International Kissing Day July 6th 2016:
In conjunction with International Kissing Day today, new research by Australia’s most trusted dating site, eHarmony, reveals the importance of kissing in both initial chemistry and relationship success.
Whether a peck or a pash, eHarmony’s research found that kissing is the key to a happy partnership, with those in a relationship (37%), de facto (30%) or married (29%) all revealing they need at least one proper kiss a day to feel satisfied. However, for those in the throes of new love the magic number increases to between 3-4 kisses a day to feel satisfied.
“Kissing can increase attraction, boost oxytocin (the cuddle hormone that induces connection and intimacy) and reduce conflict and stress. Therefore, couples who kiss frequently are also more likely to feel happy and connected as well as experiencing additional benefits from increased touch, eye contact and intimacy. It is such a small action that can reap big rewards for couples,” said Katia Loisel, Body Language and Kissing Expert, on the findings.
Keeping your lips on lockdown is not the only thing that may spell relationship doom; skill is also important, with one in five Aussies admitting they would break up with someone if they were a bad kisser. Well-honed kissing skills appear to be more important to women, who are twice as likely as men to break up with a bad kisser.
“Numerous studies have shown that women place more importance on kissing than men and use kissing as a form of mate selection, and a way to initiate, maintain and evaluate the health of their relationship. Whilst a bad kiss can be a deal breaker, a fabulous kiss can be a game changer with studies showing that a good kiss can actually make you appear more attractive,” said Loisel.
While bad breath is the number one ‘kiss-breaker’ according to 68% of the population, followed by too much saliva (24%), and sloppy or noisy kissing (14%), over half (59%) of Aussies agree compatibility is what’s really important when kissing.
Further illustrating the significant role smooching plays in relationship success, almost half of Australians want to gauge kiss compatibility early on in courtship with 43% revealing they kiss on the first date and 25% admitting they won’t go on a second date if the kiss is bad.
“For most people, their very first kiss is an emotionally intense experience; a heady combination of nerves, anxiety, anticipation and excitement. The exchange of sensory information during a kiss provides non-verbal clues about the other person, their genetics, compatibility and level of commitment. These clues affect how attracted we feel and help us make a subconscious decision as to whether to go for round two or pursue a relationship,” concluded Loisel.
To help those looking to increase their chances of scoring a snog today on International Kissing Day, the research also revealed the top three qualities that inspire Aussies to pucker up. Trumping physical attributes, Australians have said a great personality (72%), chemistry (69%) and a great sense of humour (60%) are the top three qualities likely to get you a pash. But don’t forget your toothbrush! Good and clean teeth are still very important for 46% of Aussies.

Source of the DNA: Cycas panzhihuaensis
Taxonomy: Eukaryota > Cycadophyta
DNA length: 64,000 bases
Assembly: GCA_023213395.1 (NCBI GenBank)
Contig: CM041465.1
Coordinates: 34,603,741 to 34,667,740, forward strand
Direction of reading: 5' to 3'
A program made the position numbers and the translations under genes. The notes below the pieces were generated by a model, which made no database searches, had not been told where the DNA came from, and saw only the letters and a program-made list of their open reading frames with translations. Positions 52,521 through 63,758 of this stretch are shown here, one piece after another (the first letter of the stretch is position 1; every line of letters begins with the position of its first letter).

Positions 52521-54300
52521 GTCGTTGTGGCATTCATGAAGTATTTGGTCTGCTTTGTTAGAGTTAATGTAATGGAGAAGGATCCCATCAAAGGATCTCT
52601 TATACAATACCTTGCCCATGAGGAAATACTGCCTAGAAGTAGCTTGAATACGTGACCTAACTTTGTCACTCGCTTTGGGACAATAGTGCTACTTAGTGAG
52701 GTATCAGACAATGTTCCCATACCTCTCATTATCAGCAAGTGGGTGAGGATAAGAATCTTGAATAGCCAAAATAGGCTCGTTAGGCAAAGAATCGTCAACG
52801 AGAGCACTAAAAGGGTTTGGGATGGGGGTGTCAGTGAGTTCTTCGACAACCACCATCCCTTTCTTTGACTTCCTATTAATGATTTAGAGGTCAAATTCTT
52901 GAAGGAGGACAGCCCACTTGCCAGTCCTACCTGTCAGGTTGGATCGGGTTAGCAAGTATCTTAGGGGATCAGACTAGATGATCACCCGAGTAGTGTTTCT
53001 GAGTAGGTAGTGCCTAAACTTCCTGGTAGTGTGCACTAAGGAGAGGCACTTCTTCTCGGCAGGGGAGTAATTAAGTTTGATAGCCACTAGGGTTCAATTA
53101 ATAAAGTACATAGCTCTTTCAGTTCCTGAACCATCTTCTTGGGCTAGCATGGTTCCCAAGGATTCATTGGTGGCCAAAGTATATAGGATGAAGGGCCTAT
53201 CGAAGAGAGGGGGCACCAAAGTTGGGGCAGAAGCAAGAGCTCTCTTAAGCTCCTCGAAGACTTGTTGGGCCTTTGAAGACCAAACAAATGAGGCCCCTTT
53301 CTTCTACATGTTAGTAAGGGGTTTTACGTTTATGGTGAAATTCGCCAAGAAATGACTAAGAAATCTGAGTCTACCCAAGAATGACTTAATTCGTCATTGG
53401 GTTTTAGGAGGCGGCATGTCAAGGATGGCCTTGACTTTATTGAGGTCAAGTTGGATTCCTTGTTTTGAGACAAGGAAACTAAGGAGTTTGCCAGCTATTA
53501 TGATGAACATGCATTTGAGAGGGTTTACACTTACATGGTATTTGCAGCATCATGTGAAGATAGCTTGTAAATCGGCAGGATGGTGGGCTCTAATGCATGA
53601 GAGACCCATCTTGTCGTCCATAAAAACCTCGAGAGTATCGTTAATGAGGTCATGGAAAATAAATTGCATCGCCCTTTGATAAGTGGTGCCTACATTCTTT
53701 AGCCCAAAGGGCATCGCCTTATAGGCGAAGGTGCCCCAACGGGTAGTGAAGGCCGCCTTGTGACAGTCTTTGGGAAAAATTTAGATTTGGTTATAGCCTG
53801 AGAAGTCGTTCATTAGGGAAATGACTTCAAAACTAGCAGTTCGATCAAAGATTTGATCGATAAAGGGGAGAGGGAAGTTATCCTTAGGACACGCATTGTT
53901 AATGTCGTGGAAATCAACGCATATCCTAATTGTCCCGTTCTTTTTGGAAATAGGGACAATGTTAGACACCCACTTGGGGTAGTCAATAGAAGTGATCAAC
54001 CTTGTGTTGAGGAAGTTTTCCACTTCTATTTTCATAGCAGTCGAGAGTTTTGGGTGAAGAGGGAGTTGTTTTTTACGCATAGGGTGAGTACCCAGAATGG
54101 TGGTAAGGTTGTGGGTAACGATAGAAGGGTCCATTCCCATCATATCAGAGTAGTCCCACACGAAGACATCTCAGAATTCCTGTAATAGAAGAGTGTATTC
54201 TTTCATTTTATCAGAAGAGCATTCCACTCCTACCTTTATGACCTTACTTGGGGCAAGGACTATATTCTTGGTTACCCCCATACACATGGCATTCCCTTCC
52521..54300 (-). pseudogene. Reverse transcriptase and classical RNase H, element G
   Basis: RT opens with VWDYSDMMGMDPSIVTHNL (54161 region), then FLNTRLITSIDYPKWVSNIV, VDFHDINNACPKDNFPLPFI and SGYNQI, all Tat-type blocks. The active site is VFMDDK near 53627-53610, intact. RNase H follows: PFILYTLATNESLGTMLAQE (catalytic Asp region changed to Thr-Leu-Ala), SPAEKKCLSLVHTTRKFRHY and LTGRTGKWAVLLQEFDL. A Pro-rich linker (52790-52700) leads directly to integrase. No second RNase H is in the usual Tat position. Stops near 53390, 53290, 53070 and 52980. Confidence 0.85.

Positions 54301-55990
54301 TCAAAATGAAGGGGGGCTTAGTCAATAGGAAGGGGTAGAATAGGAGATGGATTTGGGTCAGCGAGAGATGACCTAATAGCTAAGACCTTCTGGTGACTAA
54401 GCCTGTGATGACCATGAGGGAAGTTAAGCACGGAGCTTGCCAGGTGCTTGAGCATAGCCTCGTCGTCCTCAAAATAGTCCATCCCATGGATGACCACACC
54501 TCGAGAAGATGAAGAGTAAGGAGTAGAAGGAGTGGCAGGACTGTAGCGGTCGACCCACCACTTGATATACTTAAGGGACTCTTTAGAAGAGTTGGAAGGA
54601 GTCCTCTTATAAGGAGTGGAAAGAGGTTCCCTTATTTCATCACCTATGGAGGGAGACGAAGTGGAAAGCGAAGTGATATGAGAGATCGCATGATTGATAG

“These findings reveal just how important compatibility is in creating initial chemistry and laying the foundations for a successful relationship. eHarmony’s compatibility-based matching increases the likelihood of finding someone you’ll want to kiss for years to come. The perfect way to celebrate International Kissing Day!” commented Marie-Claire Ducharme Sayers, eHarmony’s Senior PR & Communications Manager.
There’s always a better way to do things. And after 35 years practicing as a clinical psychologist and counseling thousands of married couples, eHarmony CEO and founder Dr. Neil Clark Warren came to believe that there was a better way to finding love than letting luck determine your fate.
From his experience in clinical work, Dr. Warren observed that if people were matched based on compatibility they would have more satisfying relationships.
These early observations eventually led to the launch of eHarmony in 2000, a dating site which put personality at the centre of its matches. eHarmony scientists studied thousands of couples, working with them to understand what makes for happy, long-lasting relationships. With their results eHarmony developed its unique 29 Dimensions of Compatibility, a breakdown of individual characteristics which form the foundation for eHarmony’s patented Compatibility Matching System®.
Unlike other dating sites, eHarmony narrows down the world of possibilities to a personal A-list of meaningful, compatible matches that get singles closer to finding a meaningful relationship.